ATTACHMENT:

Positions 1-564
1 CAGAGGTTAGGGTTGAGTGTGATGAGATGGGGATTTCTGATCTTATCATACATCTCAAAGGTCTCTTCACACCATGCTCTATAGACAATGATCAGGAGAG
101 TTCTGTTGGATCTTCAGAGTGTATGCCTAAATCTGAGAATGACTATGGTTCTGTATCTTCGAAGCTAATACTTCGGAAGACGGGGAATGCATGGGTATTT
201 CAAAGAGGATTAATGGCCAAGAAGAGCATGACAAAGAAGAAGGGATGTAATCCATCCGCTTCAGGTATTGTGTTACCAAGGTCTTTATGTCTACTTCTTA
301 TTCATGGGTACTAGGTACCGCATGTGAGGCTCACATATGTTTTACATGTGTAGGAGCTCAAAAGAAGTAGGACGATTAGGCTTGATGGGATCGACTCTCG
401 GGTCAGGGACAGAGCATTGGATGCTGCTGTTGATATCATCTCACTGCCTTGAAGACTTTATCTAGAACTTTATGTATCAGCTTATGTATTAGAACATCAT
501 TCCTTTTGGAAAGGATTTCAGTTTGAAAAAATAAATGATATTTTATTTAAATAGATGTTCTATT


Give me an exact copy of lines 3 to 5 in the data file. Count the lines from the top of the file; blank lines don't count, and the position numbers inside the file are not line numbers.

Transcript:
101 TTCTGTTGGATCTTCAGAGTGTATGCCTAAATCTGAGAATGACTATGGTTCTGTATCTTCGAAGCTAATACTTCGGAAGACGGGGAATGCATGGGTATTT
201 CAAAGAGGATTAATGGCCAAGAAGAGCATGACAAAGAAGAAGGGATGTAATCCATCCGCTTCAGGTATTGTGTTACCAAGGTCTTTATGTCTACTTCTTA
301 TTCATGGGTACTAGGTACCGCATGTGAGGCTCACATATGTTTTACATGTGTAGGAGCTCAAAAGAAGTAGGACGATTAGGCTTGATGGGATCGACTCTCG